In this case, the city of Worcester passed a law requiring landlords to obtain a lodging license if they rent their property out to three or more unrelated roommates.
According to a news report, the court also upheld contempt citations that had been issued against five landlords who challenged the city’s law.
The fines levied against the landlords are significant –over $7,000 in one case.
The landlords each have properties close to a local college and at the time each property was leased to four students, according to the report.
The city has filed cases against other landlords who have not yet appealed.
The lawyer for the landlords who lost in court last week told the reporter that he plans additional appeals.
The court found the city has the right to regulate health and safety, which encompasses overcrowding. But landlords say the law is unnecessarily burdensome because it may require updates — like sprinkler systems, in lodging houses but not private homes.
Landlords, especially those who own properties in college towns, are concerned that recent zoning enforcement efforts are in response to complaints from locals who simply don’t like having rental properties in their neighborhoods, rather than legitimate concerns for safety. Those safety rules often apply only to rentals, and not to adjacent properties which are privately-owned, even when those private homes are poorly maintained.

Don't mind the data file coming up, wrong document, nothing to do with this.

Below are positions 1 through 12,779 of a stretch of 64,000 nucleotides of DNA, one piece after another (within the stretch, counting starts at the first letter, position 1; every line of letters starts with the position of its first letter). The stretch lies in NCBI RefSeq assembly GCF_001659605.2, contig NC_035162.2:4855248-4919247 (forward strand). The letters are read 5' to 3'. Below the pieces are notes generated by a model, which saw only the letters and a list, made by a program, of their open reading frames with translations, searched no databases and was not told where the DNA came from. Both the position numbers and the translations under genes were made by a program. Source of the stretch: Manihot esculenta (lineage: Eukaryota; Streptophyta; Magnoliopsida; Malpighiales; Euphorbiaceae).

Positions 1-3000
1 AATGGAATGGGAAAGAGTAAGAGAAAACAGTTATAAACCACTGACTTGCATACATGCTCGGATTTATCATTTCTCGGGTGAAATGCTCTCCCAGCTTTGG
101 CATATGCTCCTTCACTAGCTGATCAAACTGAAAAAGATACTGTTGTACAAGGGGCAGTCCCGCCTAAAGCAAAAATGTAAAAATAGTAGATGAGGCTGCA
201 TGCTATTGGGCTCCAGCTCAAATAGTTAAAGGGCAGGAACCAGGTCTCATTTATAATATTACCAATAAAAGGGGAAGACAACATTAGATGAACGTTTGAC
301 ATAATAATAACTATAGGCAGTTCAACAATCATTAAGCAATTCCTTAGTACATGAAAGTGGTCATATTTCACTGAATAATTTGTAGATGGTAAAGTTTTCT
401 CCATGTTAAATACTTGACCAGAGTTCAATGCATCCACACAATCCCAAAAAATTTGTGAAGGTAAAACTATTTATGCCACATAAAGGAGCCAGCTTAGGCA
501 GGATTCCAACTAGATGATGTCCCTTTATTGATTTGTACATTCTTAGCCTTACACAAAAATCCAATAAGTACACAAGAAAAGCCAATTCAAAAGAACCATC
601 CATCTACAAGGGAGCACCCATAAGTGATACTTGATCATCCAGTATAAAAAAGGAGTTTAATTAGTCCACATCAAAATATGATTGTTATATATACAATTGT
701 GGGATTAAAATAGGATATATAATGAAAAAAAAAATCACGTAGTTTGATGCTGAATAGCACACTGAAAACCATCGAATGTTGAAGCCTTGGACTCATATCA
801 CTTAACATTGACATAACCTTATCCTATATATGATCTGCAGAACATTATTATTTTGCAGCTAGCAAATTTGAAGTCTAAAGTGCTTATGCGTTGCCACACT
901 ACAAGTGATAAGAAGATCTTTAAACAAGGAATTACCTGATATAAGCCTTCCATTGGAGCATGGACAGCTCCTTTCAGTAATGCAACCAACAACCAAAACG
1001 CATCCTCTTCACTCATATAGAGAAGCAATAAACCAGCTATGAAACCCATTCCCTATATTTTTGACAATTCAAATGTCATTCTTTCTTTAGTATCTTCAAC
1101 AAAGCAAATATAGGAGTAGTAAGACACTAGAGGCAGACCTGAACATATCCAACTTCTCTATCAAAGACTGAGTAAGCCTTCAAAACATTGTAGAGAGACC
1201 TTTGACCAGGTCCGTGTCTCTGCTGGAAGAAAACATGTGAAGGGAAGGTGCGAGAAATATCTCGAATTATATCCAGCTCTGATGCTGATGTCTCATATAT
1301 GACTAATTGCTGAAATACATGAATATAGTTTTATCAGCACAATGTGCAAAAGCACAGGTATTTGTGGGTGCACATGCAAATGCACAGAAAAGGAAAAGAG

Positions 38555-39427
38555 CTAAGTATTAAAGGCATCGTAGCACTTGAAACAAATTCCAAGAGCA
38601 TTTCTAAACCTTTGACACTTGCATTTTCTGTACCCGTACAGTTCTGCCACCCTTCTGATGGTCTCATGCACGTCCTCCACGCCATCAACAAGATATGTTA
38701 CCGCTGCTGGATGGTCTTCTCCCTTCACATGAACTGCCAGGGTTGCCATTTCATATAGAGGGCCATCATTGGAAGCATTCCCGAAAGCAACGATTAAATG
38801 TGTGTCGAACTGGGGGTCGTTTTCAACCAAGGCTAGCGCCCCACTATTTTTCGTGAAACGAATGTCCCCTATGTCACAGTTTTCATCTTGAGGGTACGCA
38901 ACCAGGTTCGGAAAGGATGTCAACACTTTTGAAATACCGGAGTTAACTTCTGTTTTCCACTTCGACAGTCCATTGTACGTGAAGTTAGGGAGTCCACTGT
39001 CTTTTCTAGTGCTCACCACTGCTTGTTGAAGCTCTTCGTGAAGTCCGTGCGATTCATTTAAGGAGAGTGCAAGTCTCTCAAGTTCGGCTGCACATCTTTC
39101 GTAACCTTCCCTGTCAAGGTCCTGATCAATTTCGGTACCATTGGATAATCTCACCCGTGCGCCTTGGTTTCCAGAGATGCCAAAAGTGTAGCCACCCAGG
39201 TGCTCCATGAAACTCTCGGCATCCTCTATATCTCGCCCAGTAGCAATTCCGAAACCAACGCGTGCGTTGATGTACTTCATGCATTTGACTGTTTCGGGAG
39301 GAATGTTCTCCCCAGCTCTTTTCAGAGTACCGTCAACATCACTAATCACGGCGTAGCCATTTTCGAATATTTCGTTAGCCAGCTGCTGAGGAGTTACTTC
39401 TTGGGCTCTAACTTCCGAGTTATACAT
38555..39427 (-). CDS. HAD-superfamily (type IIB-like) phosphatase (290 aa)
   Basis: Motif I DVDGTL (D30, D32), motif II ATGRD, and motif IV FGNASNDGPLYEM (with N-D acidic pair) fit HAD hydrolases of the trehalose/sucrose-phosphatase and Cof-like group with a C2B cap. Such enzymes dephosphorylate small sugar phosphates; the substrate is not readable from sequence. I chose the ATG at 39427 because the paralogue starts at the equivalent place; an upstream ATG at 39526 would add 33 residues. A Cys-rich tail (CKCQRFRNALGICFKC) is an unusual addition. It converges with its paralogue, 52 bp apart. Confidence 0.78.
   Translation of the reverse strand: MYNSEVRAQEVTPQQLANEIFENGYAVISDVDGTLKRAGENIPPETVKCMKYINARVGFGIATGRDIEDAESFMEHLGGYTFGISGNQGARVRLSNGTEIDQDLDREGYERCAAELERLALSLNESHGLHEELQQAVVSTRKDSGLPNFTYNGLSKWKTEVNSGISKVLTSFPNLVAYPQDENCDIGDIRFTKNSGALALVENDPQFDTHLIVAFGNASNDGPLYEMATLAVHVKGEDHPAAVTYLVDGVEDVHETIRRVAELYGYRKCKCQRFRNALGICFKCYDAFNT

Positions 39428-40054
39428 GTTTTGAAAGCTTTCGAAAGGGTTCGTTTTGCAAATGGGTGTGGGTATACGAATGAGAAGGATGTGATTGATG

Previous cases in Massachusetts upholding the right to regulate occupancy in rentals refers favorably to persons living in households versus those who live in lodging arrangements.
The attorney for the landlords suggests that the law as stated may have unintended consequences for multifamily buildings, and also single-family residences that house occupants other than students–like nuns or single professionals, according to the report.
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